Activists + Innovators Series: Blessing Dada

Activists + Innovators Series: Blessing Dada

Activists + Innovators: Blessing Dada

sustainable fashion - second hand september

Our live interview with Blessing Dada, a 21-year-old mental health advocate who campaigns for intersectional approaches to mental health & is featured in our #RISEUP exhibition.

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13th October 2021

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Questions on housing: What does art have to do with housing and cities?

Questions on housing: What does art have to do with housing and cities?

Questions on housing: What does art have to do with housing and cities?

Roisin O’Donnell

7th of October 2021


As we analyse the Government’s recent plan to address the housing crisis, this three part series aims to consider what questions are worth asking ourselves surrounding housing, and why.


Socially-engaged artist, Kate O’Shea argues that “if we are trying to create another social imaginary and another world, then we need other languages, and we need other spaces”. Some of the most interesting work exploring the impact of the current housing system on people’s lives is being produced by artists. Housing, for artists, is not not merely an area of interest, but a significant barrier to engaging in creative work long-term. Artists such as Kate O’Shea, Seoidín O’Sullivan and Fiona Whelan are creating projects that reflect the desires, hopes, and often devastating deficiencies that characterise people’s experience of living in the housing systems of cities like Dublin, and beyond.


Kate O’Shea is currently engaged in an artist’s residency–the Just City Collective–with Common Ground in St. Michael’s Estate in Dublin 8. The work of Common Ground includes connecting artists with the range of established community projects that exist in Dublin 8. The project focuses on ‘spatial justice’ in an area acutely affected by the financialisation of Dublin. Most recently, a four-part online series called ‘Networks of Solidarity’, aimed ‘to strengthen transnational networks of solidarity and deepen awareness of place-based struggles that reverberate from Dublin 8 to Gadigal Country (Sydney, Australia)’. Speaking to Kate, she emphasised that building deep relationships with people and groups in Dublin 8, and beyond, was the most important part of her work and life. Kate’s 2019 project, ‘Art, Activism, Architecture’ included exploration of the ‘The Living Commons’, a model of communal living that ‘moves beyond strictly policy-led integration attempts and instead works with a more natural mode of forming and nurturing long-term relationships between people through a focus on working on commons goals/interests’.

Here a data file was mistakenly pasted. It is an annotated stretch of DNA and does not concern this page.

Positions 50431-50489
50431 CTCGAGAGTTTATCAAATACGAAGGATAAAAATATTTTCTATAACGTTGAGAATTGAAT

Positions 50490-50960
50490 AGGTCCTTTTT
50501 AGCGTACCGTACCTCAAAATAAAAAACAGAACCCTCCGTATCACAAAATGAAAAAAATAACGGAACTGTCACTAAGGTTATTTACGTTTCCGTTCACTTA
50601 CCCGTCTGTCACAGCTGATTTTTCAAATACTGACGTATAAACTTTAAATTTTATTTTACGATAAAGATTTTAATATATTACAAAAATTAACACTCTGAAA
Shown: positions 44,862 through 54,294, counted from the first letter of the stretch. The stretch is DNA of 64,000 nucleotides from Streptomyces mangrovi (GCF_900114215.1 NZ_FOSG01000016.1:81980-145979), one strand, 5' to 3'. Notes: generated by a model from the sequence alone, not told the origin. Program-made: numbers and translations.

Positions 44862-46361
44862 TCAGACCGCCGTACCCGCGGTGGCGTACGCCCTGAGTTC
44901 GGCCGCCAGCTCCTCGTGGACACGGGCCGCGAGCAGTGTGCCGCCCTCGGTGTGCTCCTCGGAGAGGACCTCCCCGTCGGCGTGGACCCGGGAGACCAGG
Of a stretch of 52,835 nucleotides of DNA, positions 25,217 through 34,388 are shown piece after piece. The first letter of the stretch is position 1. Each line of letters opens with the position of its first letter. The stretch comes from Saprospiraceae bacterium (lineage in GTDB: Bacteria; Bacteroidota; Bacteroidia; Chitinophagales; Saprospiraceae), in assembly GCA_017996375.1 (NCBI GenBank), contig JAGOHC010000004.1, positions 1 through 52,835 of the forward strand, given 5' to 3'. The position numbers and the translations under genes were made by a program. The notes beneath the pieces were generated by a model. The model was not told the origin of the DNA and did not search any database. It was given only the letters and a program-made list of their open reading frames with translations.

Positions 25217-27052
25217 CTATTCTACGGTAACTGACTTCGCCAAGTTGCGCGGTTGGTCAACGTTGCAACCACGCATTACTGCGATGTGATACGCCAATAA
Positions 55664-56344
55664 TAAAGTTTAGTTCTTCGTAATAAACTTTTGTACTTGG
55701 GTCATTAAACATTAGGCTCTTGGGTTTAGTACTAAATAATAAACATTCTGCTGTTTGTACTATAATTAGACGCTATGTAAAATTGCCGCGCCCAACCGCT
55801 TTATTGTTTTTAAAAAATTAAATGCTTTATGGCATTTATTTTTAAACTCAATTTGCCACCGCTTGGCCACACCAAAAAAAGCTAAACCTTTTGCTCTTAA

“Communities–with unique knowledge of their own place–should be leading environmental initiatives


Artist Seoidn O’Sullivan, in collaboration with Common Ground and UCD School of Geography created ‘Mapping Green Dublin’, another interesting project that posits that communities–with unique knowledge of their own place–should be leading environmental initiatives. The Community-led greening strategy involves people identifying existing green spaces, trees and spaces of potential intervention. The project’s mapping process, and resulting data, demonstrate the importance of expanding the types of data we draw on when discussing housing and urban space.


What Does He Need?’ is a collaboration between artist Fiona Whelan, theatre company Broken Talkers and Rialto Youth Project, exploring the lives of young men living in Dublin city. The public poster project saw responses to the question printed across the city, generated through workshops involving young men and community workers. Short and striking answers: ‘a decent pair of runners’; ‘to hit back’ and ‘hugs everyday’, demonstrate the power and potential of creatively using public space to start conversations.